GOP Press USD Policy Nominee on Nukes, Mean Tweets
WASHINGTON: President Biden’s nominee to run the Pentagon policy office received a rough ride from Republicans on the Senate Armed Services Committee today over old anti-Trump tweets, the Iran deal, and nuclear modernization.
Several Republicans sought assurance that the Biden administration planned to fund the modernization of the nuclear triad’s air, land and sea-based nuclear missiles, particularly the aging Ground Based Strategic Deterrent (GBSD), the replacement for the decades-old Minuteman III intercontinental ballistic missile.
Kahl said he supported the effort to modernize the entire triad, though he said he would have to read the classified assessments of the GBSD program should he be confirmed before he could give a complete answer.
Pushed by Sen. Tom Cotton to give an unequivocal answer as to whether he supported funding the GBSD program — which several lawmakers and pressed him on — Kahl repeated the answer he gave other lawmakers.
“The triad has been a tried and true bedrock of our deterrence for decades. I think that it’s important to modernize the triad because our adversaries are modernizing their capabilities and we need a hedge against the possibility that one of the other legs of the triad becomes non-viable. So I support the triad in our modernization efforts — my only reason to be cautious was precisely for the reasons that you identified, which is that there’s classified material which is relevant to these systems that I am not privy to,” until confirmed.
The nuke issue has been bubbling since Defense Secretary Lloyd Austin gave somewhat vague answers on the issue during his own confirmation hearing last month, telling senators that, while “I personally support the triad,” he has to “look under the hood and see exactly what we’re doing with our nuclear forces.”
An “interim” national security guidance issued by the White House on Wednesday suggests that the Biden team will take a new look at the role of nuclear weapons as part of a broad reassessment of US strategy and force posture.
“Where possible, we will also pursue new arms control arrangements,” the document said, a sharp departure from the Trump administration’s policy of walking away from arms control treaties.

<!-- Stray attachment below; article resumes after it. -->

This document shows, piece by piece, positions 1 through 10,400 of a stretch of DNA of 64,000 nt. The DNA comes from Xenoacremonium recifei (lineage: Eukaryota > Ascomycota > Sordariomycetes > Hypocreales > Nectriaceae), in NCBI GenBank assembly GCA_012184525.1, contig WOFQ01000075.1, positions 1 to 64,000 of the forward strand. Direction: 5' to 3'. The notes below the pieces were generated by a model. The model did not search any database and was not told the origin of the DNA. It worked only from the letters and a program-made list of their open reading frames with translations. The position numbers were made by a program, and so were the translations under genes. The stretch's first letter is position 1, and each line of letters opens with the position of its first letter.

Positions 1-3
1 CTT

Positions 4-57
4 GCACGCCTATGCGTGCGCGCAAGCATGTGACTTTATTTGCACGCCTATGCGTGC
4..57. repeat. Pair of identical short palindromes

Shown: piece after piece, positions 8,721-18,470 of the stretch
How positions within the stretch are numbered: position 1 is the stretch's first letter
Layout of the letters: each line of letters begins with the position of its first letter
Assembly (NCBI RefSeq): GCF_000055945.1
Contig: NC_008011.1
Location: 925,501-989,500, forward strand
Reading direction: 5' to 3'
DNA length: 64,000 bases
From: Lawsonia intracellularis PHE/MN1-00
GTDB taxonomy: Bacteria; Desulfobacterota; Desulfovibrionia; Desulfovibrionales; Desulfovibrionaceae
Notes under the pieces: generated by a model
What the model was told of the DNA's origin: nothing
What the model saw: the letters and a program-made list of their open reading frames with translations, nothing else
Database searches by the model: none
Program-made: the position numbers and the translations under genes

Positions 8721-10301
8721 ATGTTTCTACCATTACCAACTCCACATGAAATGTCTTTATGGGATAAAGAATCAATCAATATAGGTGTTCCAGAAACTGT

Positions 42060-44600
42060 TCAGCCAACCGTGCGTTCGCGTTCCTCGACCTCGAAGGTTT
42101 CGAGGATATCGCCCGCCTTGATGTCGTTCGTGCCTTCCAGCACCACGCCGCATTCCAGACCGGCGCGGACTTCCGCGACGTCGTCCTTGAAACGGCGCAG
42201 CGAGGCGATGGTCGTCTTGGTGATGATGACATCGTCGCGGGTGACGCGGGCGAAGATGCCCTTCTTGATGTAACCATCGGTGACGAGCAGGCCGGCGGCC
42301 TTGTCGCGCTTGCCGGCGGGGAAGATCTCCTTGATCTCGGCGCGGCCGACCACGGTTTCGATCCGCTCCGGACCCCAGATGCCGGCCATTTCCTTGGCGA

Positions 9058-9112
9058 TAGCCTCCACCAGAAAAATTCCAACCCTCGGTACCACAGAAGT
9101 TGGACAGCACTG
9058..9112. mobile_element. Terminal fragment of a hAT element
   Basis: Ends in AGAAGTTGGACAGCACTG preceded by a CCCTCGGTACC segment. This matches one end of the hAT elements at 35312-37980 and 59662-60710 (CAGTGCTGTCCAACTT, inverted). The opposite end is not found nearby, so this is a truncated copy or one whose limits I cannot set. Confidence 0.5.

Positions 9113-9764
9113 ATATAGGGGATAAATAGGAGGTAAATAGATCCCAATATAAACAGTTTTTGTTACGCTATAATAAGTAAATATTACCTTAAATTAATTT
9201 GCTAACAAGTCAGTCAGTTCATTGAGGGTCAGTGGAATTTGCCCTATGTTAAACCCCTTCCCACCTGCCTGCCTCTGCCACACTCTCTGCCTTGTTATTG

“We will take steps to reduce the role of nuclear weapons in our national security strategy, while ensuring our strategic deterrent remains safe, secure, and effective and that our extended deterrence commitments to our allies remain strong and credible,” the document stated.
The nuclear issue promises to be a hot-button topic this year as Congress debates the 2022 defense budget, as Democrats, who now control the White House and both chambers in Congress have expressed skepticism over the issue of funding new nuclear weapons. The issue has the potential to become a deep divide between the two parties in the coming years, as the Pentagon will likely see flat budgets which will require making trades within a steady year-over-year top line.
Two Democratic lawmakers, Sen. Chris Van Hollen and Rep. Joe Courtney, are expected to introduce legislation today to kill development of a sea-launched nuclear cruise missile set to begin development next year, citing its high cost and overlap with other nuclear weapons. Earlier this week, Democrats Sen. Ed Markey and Rep. Ro Khanna called on the White House to scrap another sub-launched nuclear weapon, the low-yield W76-2 warhead, fielded in 2020. The duo also called on Biden to “pause further development” of the GBSD. Elements of the Democratic Party have long tried to kill or curtail elements of America’s nuclear weapons but the mainstay of the party on Capitol Hill has supported the vast majority of spending and policy for them.
After the age when the presidential tweet became a tool policy — if an uncertain one — one thing became clearer at today’s hearing: we have entered the era of mean tweets being used against nominees.
Neera Tanden, Biden’s nominee for director of the White House budget office, withdrew after coming under fire for combative and insulting tweets about members of both parties ultimately undermined her chances of confirmation.
Republicans have embraced the tweet wars, all but ignoring President Trump’s caustic timeline over the past four years. Trump’s nominee for the Pentagon’s policy job, Anthony Tata, was removed from consideration after his history of racist and inflammatory Tweets about former President Obama, Islam, and then accusing former CIA Director John Brennan, without evidence, of working to order Trump’s assassination surfaced. After the acting policy chief James Anderson resigned in November, Tata ran the policy shop until Biden’s inauguration.
“Your public policy positions have been couched in partisan politics rather than fact-based analysis,” Sen. Jim Inhofe, top Republican on the committee, told Kahl. “Hyper-partisanship, especially in regards to our national security, is inappropriate for a position of undersecretary of defense for policy.”
That line was picked up by Cotton, who said Kahl’s “intemperate manner will create a toxic environment in the Pentagon,” also criticizing his track record on international issues, including the unchecked rise of ISIS during the Obama administration.
Kahl offered an apology, and acknowledged the language he used was “sometimes disrespectful.”
Sen. Mazie Hirono of Hawaii said criticism from Republicans was “pretty rich” in light of Trump’s regular barrage of angry, insulting and false tweets.